In today's modern economy, globalization has caused a massive expansion in trade and industry, and has normalized the need to hire agents to act on behalf of an individual or a company in a new jurisdiction. This has resulted in a level of uncertainty with regards to people's understanding of the laws and regulations, which govern an agency agreement, and the documents necessary to create this relationship in a legally sound manner.
A power of attorney is the first legal document wherein the principal assigns an agent to act on his behalf broadly, or to take a limited set of decisions on his behalf. The powers of the agent herein will therefore differ according to what is granted to him by the principal, regardless of whether the document is titled a "comprehensive power of attorney", "general power of attorney", or "private power of attorney".
It is a common misconception that an agent has an absolute right to use the powers granted to him in the agency agreement, however, the law also regulates the responsibility of the agent, and makes him accountable to the principal for his actions. An agent's primary role is to act with due care when implementing the agency, in addition to submitting a report to the principal notifying him of every action performed, and to balance amounts due to the to him.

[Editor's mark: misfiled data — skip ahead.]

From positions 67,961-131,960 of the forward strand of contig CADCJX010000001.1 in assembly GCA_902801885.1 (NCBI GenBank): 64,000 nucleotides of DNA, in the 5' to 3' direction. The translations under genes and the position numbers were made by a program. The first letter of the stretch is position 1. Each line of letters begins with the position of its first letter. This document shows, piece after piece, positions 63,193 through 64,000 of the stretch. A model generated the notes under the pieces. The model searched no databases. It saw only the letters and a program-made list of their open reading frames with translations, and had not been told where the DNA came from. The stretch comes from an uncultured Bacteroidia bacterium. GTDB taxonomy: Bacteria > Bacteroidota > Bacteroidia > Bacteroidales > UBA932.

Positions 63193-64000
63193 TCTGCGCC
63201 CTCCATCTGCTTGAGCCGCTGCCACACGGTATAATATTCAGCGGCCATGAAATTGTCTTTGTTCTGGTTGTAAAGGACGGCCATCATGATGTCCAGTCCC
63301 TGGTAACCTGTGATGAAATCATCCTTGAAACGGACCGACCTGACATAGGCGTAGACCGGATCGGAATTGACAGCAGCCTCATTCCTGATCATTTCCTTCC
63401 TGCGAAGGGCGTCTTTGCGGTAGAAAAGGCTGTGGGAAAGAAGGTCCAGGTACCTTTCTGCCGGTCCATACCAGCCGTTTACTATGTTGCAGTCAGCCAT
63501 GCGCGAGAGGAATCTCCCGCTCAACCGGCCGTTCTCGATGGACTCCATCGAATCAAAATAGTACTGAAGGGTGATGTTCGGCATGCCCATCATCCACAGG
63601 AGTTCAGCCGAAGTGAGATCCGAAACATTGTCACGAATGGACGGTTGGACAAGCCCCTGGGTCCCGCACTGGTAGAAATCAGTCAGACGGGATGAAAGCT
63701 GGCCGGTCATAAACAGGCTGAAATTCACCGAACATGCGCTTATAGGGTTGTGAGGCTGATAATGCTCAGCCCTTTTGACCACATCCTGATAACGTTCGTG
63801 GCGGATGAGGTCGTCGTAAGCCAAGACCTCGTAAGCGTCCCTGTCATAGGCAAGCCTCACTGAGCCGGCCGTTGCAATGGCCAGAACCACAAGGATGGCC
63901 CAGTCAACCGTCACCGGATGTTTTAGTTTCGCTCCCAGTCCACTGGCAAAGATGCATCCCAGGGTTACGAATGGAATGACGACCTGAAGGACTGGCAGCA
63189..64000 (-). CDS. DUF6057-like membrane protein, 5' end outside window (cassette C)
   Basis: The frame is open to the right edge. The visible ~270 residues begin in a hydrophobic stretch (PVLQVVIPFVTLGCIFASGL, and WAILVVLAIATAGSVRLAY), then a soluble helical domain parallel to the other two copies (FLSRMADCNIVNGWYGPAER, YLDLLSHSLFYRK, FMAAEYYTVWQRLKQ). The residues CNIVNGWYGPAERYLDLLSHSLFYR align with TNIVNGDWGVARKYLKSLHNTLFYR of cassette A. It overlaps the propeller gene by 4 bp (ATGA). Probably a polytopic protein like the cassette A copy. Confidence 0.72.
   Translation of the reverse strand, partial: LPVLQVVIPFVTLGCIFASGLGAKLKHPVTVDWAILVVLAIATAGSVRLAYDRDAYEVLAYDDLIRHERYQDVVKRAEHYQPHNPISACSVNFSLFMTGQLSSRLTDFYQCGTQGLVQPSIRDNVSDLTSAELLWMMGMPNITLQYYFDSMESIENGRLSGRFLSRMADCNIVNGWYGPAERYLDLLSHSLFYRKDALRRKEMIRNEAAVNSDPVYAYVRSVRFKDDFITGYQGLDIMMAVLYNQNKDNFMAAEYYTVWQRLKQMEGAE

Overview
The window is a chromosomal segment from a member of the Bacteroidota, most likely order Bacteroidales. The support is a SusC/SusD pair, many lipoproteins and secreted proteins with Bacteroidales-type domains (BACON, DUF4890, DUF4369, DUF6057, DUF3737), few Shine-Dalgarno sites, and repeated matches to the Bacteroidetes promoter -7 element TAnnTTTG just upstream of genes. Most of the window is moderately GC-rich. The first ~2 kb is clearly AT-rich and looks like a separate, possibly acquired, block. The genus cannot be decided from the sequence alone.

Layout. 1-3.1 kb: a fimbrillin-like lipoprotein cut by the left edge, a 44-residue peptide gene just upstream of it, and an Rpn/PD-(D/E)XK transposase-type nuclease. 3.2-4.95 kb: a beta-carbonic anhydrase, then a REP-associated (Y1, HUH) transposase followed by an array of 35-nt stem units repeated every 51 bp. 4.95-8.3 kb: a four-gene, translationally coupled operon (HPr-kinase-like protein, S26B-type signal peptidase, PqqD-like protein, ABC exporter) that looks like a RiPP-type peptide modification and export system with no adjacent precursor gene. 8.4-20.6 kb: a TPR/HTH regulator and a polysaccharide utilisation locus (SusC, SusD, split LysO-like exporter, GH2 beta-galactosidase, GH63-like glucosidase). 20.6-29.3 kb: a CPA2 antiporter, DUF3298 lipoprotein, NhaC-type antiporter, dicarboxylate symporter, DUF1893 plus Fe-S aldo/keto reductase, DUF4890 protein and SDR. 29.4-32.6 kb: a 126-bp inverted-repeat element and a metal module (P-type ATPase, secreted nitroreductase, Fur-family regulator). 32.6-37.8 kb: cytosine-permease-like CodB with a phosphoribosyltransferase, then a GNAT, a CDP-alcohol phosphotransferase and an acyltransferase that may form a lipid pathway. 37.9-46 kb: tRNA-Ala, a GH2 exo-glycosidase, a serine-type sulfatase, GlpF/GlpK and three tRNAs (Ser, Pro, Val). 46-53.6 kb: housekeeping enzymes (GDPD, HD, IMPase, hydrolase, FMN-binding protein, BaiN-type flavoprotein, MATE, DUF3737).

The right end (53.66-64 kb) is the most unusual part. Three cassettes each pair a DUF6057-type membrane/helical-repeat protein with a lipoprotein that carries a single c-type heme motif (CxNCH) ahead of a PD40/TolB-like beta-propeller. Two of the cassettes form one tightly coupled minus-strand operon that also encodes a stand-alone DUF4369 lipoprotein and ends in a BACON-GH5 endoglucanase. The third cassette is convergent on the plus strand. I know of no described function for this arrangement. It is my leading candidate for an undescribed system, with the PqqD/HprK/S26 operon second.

Most importantly, the agent's action must reflect the principal's will, since two types of liability may arise. On the one hand, civil liability shall arise if the agent violates the principal's will, and on the other hand, criminal liability shall arise if the agent falsifies that will.
We refer below to one of the cases, in which the court convicted the agent for breach of trust, even though he was granted a power of attorney that permitted him to sell to others, and he made said sale in accordance with the power of attorney issued to him, and the principal's will. In this instance, the court decision was to imprison the agent, since he had not delivered the sale value to the principal, and therefore, did not abide by his role as an agent.
With the above in mind, this article aims to shed light on the gravity of delegating others to act on your behalf through an agency agreement and power of attorney. All delegated powers should therefore be precisely defined to protect the principal and avoid future disputes from arising.
The content of this article is intended to provide a general guide to the subject matter. Specialist advice should be sought about your specific circumstances.